Written by: Melanie Morton, Social Media Manager

There is nothing more freeing than coming home from a long day of work.

To some people, my commute is unrelatable. As I move from my office to my kitchen, it takes me roughly two minutes, give or take, (some traffic delays caused by me). However, as of March 13, 2020, Due to the COVID-19 pandemic, the majority of Canadians have packed up their desks and moved them to their homes, too.

For some, the change is a challenge. For me, though, since the age of seventeen, I’ve been working virtually as a social media manager, and now a marketing assistant. With many years, and lots of learning to say no to my fridge, one thing will never stop; the assumptions. I’ve lost track of how many times someone has said, “Working from home sounds like a dream, I’d love to be in my pajamas all day.” Though I do get to wear my fuzzy socks, remote work comes with a lot of self-discipline and trust that only a strong team can build.

Before the Canadian population was taking COVID-19 seriously, in early March, I attended a conference. With guest speakers from all over the country, one panellist stood out. As a Sr. Client Partner at Twitter Canada, Justin Vandenberg began talking about Twitter Canada’s early precautions to the virus. From working in a space that is notoriously known for its inclusive workplace culture, such as Twitter, to having to move completely away from it all, is quite the change. To lighten up the social distancing mood, for many social people, the virtual Twitter office began hosting daily “MTV welcome to my crib” style live streams where one co-worker invites the rest of the office on a tour of their home with live commentary. Not only did this have me wondering what was in my bosses’ fridges yet taught me one valuable lesson from Justin; it doesn’t matter where you are located, it matters if the workplace culture is strong enough to embrace change.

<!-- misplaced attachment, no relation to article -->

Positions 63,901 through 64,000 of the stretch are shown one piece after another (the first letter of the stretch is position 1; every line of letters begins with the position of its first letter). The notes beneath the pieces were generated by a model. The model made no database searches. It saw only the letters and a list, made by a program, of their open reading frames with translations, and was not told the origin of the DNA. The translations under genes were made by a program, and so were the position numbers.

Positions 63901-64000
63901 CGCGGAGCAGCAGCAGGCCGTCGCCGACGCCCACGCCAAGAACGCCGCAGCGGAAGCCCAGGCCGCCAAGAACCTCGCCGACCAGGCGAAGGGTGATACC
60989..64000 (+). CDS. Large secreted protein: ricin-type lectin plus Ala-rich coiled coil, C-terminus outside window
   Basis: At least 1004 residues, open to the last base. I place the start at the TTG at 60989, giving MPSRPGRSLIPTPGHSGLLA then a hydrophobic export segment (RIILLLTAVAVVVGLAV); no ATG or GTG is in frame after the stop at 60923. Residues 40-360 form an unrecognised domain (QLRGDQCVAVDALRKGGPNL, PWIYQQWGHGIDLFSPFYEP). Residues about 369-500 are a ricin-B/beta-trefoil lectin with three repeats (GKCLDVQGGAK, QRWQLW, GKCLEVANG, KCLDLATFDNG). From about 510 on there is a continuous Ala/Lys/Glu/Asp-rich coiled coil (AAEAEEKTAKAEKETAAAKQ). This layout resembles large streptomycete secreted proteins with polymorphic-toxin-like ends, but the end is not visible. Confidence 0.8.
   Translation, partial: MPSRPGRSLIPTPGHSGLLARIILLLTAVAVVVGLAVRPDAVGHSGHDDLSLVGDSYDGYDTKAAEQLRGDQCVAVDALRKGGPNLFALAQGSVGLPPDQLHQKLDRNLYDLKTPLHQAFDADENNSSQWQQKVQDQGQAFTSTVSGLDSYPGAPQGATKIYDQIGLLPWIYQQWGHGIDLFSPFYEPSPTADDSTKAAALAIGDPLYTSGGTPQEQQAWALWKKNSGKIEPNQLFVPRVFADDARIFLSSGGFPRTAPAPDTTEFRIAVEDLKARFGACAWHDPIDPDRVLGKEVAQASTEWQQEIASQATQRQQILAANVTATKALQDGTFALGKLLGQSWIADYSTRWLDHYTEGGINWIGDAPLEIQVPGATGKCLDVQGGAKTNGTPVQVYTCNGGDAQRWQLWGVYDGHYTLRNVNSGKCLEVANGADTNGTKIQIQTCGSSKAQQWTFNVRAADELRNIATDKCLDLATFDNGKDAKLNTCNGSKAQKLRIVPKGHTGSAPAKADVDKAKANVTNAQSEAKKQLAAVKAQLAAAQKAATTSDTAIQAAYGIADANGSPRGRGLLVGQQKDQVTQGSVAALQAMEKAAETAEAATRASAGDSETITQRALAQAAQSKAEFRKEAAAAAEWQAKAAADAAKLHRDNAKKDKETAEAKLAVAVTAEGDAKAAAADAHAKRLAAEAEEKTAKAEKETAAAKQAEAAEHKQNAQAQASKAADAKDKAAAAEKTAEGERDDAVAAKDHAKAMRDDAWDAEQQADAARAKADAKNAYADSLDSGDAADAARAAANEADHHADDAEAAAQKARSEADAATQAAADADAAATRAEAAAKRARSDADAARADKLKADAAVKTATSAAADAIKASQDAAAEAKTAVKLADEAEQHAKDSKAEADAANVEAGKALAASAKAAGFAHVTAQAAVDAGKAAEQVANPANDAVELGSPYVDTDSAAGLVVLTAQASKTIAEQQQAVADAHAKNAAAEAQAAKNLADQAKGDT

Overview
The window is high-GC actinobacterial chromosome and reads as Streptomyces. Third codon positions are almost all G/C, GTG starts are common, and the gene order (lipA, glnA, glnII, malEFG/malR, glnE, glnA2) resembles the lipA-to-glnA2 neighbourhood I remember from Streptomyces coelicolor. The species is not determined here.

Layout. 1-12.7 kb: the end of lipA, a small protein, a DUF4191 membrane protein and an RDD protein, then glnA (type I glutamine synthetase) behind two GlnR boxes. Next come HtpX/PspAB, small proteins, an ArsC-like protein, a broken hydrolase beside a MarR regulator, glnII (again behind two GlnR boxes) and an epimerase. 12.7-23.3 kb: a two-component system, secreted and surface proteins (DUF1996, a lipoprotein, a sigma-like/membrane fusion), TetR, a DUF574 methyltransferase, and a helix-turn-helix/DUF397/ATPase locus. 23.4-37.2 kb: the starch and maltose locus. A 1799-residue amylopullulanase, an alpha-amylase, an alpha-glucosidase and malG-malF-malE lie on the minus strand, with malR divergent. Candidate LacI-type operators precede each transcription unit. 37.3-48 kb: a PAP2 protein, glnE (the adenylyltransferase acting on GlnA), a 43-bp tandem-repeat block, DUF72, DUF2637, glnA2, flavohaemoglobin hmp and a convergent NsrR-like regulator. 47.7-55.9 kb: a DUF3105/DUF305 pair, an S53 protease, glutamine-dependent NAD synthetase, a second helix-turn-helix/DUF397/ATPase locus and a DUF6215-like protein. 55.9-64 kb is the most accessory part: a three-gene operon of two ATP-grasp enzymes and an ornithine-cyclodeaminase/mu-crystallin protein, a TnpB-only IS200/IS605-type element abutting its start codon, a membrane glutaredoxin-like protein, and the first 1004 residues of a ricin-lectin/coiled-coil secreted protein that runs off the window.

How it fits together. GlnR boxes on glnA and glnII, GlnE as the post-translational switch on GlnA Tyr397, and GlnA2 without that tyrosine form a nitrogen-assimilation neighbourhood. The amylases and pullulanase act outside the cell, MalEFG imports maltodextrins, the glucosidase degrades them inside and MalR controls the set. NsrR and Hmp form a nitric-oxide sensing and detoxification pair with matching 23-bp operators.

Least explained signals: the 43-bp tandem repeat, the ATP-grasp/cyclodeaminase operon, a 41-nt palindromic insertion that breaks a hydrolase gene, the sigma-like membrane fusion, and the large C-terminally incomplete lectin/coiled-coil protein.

As a full-time student, working at Full Scoop has allowed me to manage my tasks with the freedom I need. What does this freedom mean? It means no clocking in from nine to five, just get the job done. If I wanted to, I could make graphics at 10 pm, as long as I find the time to put the effort in. This effort comes with a lot of guidance too. Though I am stationed at home, I know that no question too small cannot be answered by a quick email. What I value more than anything, is the certainty that I will get a detail-oriented email back from Toni, and one back from Paula telling me not to say “sorry” at the end of every email. By learning to accept my mistakes, building from them, and discovering that women don’t need to apologize, through working from home, I’ve grown more, in work and life, than I’d ever expected.

It all comes back to connection. In times of self-isolation and fear, it’s worth learning from the work-from-home culture. Whether it’s welcoming co-workers (virtually) to your humble abode, or binging Netflix as you create graphics, it’s vital to ensure a routine that doesn’t only bring productivity but a joy to your day. Who knows, the future of corporations may have to be working from home…but more on that later 😉